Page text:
The agenda for next Monday’s Planning & Zoning Commission meeting (July 11, 7 p.m., Zoom) includes important discussions, such as converting the current Westport Rehabilitation Complex on Post Road West into a more modern eldercare facility, and redeveloping the 117-room Westport Inn into a smaller hotel with a restaurant, bar, event space, fitness center, pool and site improvements.
Two other interesting items are up for discussion too.
Birchwood Country Club wants to construct 4 pickleball courts, near their existing tennis courts. They’d fill a need — at least, for members of the private club — but they’re close to a few homes.
The ball will be in P&Z’s court.
The other intriguing item involves trampolines: Should they be regulated by zoning? And if so, how?
Most trampolines are above ground. But what about permanent, in-ground trampolines? A resident has asked for an interpretation.
Click here for the full P&Z agenda, including a Zoom link.
Westport Sunrise Rotary’s Great Duck Race returns this Saturday (July 9). There’s a new location — Jesup Green — but the same family fun.
The day begins with a 10 a.m. Fun Fair in the Westport Library parking lot. Activities include a Nerdy Derby, face painting and bubble machines.
At 1 p.m. on Jesup Green, 3,000 plastic ducks will slide down a 160-foot sluice course. Each wears a number, matching a $20 raffle ticket. The first 10 ducks down the course win money for their ticket holders. First place is $5,000. Second place wins $1,000. The next 8 finishers get $500 each.
The event is a major Sunrise Rotary fundraiser. Proceeds support charitable endeavors in this area, the state and around the world.
Click here for tickets. Click below for a sneak
The Great Duck Race is not the only water-related activity this weekend.
Sunday marks the 43rd annual Westport Weston Family YMCA’s Point-to-Point Compo Beach Swim. The mile-long event includes competitors from across New England and the tri-state region.
All proceeds go to the Y’s aquatics programs to improve aquatics safety in the community, including swim lessons for all ages.
There are 4 heats, based on ability. Advanced swimmers start at 8 a.m., followed by intermediate swimmers (8:05), beginners (8:10) and myTeamTriumph (8:15).
That last group is special. My Team Triumph is a national non-profit serving children, teens adults and veterans with disabilities who could otherwise not experience endurance events like open water swims, road races, or triathlons.
“Captains” (special needs athletes) are paired with able-bodied “angel” volunteers, who use specialized racing equipment such as rafts to pull their captains during the race. Special needs athletes who would like to participate must register in advance with My Team Triumph.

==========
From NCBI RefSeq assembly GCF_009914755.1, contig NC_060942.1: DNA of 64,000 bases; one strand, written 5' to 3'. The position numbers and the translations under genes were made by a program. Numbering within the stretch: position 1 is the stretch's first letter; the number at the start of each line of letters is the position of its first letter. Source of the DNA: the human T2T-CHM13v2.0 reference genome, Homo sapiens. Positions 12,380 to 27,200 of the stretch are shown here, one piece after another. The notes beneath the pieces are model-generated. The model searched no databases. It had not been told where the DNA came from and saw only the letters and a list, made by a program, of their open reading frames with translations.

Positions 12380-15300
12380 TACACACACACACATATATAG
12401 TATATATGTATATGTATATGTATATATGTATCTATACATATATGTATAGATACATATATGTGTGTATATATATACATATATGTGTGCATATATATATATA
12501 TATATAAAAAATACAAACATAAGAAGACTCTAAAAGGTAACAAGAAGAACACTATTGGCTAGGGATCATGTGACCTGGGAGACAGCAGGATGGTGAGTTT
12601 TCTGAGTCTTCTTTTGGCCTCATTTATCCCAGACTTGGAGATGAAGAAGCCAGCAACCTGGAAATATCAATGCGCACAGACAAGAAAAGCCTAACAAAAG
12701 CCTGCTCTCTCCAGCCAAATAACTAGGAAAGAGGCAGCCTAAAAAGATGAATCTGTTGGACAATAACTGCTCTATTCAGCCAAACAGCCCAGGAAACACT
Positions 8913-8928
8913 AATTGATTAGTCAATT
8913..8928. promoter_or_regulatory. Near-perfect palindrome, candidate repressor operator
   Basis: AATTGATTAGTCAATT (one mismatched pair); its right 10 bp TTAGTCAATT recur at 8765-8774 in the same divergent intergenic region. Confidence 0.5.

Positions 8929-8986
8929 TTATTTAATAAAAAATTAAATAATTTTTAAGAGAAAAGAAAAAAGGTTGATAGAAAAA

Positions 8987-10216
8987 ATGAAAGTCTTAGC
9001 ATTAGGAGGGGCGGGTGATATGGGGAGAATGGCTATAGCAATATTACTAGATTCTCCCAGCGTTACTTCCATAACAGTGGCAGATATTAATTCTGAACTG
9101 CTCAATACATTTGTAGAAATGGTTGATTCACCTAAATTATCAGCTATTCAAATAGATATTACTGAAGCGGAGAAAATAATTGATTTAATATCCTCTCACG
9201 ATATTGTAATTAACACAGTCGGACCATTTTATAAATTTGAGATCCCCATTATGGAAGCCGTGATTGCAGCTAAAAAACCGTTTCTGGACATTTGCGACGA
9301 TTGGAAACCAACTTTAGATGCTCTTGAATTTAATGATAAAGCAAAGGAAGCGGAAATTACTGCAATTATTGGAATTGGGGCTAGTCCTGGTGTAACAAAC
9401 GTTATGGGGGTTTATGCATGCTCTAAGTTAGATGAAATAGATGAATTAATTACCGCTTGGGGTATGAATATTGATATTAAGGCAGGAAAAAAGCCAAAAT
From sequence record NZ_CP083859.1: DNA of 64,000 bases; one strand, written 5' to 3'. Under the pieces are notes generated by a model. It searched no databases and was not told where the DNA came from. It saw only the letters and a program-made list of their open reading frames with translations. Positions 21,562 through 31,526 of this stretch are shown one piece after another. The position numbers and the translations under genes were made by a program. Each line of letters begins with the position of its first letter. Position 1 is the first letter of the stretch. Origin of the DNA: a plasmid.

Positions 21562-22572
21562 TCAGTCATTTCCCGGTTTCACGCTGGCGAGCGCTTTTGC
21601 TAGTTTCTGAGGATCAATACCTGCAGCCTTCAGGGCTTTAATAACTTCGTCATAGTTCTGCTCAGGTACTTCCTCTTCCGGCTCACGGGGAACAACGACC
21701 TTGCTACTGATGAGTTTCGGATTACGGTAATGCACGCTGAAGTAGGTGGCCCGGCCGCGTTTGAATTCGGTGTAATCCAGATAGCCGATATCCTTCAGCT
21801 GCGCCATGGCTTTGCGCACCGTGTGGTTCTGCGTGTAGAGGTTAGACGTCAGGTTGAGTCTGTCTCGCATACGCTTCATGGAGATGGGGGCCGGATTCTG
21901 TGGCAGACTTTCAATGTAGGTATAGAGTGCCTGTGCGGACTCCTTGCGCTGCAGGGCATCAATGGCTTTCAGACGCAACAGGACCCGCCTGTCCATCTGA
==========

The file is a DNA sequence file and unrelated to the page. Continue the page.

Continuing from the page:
Eegistration can be done online at westporty.org/43rd and is $50. Walk-registrations costs $60, starting at 7 a.m. The top 3 men’s and women’s finishers win awards. Swimmers get Point-to-Point swim caps and t-shirts.
No small potatoes: 19 teenagers and 9 adults just returned from Saugatuck Congregational Church’s High School Youth Group mission trip to Maine,
They stayed in Old Orchard Beach, and worked on a Growing to Give farm in Brunswick. The organization raises organic vegetables using climate-friendly methods, and donates them to food banks and pantries.
The youth group also cleared trails for the Saco Land Trust.
Whatever’s old is new again.
Back in the day, movies like “Casablanca” drew large audiences to drive-in theaters across America.
Most drive-ins are long gone. But Westport has one: The Remarkable Theater, in the Imperial Avenue parking lot.
Last night’s screening was (of course) “Casablanca.” Here’s a classic photo, of a classic scene:
Next up: “Caddyshack,” on Monday. Click here for tickets, and the full schedule.
Westport Lifestyle Magazine’s July issue is out. Among the highlights: a deep dive into the Westport Library’s Verso studios. Click here to learn more about the professional-quality production facilities right under our noses (and open to the public).
Today’s “Westport … Naturally” feature is this visitor to Franco Fellah’s garden. Judging by its looks, I wonder if there is anything left for Franco to eat.
And finally … on this date in 1928, sliced bread was sold for the first time (on the inventor’s 48th birthday) by the Chillicothe Baking Company of Missouri.
There is no record of when the phrase “the greatest thing since sliced bread!” was coined.
(“06880” may not be the greatest thing since sliced bread. But we do rely “greatly” — okay, entirely — on reader support. Please click here to help.)